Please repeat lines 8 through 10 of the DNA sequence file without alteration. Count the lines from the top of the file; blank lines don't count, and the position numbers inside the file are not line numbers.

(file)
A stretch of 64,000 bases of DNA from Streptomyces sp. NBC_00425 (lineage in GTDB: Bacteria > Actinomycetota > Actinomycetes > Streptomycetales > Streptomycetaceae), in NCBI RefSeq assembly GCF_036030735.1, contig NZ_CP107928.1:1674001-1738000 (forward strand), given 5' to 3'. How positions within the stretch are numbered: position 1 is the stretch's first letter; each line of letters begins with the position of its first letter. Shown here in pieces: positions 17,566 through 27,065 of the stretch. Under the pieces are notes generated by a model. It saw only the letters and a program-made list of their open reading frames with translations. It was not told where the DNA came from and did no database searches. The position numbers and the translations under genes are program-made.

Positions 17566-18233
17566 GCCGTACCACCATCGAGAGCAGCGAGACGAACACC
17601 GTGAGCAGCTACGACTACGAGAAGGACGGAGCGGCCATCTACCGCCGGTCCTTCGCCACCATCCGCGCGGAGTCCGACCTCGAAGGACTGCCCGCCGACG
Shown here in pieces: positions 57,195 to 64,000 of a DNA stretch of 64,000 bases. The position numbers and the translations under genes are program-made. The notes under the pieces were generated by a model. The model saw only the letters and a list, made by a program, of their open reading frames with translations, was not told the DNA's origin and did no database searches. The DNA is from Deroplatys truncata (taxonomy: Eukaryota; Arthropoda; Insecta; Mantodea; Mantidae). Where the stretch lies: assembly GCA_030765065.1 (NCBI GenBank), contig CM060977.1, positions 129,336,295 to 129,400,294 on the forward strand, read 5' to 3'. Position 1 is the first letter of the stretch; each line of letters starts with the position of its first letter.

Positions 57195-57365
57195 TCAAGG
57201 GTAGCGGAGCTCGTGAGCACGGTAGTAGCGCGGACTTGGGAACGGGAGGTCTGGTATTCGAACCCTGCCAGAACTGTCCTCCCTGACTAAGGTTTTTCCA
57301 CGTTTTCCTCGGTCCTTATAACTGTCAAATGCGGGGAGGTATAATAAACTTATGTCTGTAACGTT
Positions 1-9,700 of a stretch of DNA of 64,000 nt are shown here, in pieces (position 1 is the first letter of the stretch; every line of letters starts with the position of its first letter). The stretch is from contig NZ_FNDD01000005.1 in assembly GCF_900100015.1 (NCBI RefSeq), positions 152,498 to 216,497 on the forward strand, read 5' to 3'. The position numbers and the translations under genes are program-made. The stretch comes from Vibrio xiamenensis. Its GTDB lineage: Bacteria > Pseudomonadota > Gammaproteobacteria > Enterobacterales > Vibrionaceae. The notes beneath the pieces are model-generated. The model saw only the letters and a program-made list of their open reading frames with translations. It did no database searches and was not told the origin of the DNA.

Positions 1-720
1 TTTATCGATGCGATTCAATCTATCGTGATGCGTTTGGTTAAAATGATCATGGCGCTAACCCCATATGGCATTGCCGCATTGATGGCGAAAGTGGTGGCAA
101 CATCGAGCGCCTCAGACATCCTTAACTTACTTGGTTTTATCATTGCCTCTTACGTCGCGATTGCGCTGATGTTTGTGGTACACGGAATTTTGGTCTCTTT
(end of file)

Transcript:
57201 GTAGCGGAGCTCGTGAGCACGGTAGTAGCGCGGACTTGGGAACGGGAGGTCTGGTATTCGAACCCTGCCAGAACTGTCCTCCCTGACTAAGGTTTTTCCA
57301 CGTTTTCCTCGGTCCTTATAACTGTCAAATGCGGGGAGGTATAATAAACTTATGTCTGTAACGTT
Positions 1-9,700 of a stretch of DNA of 64,000 nt are shown here, in pieces (position 1 is the first letter of the stretch; every line of letters starts with the position of its first letter). The stretch is from contig NZ_FNDD01000005.1 in assembly GCF_900100015.1 (NCBI RefSeq), positions 152,498 to 216,497 on the forward strand, read 5' to 3'. The position numbers and the translations under genes are program-made. The stretch comes from Vibrio xiamenensis. Its GTDB lineage: Bacteria > Pseudomonadota > Gammaproteobacteria > Enterobacterales > Vibrionaceae. The notes beneath the pieces are model-generated. The model saw only the letters and a program-made list of their open reading frames with translations. It did no database searches and was not told the origin of the DNA.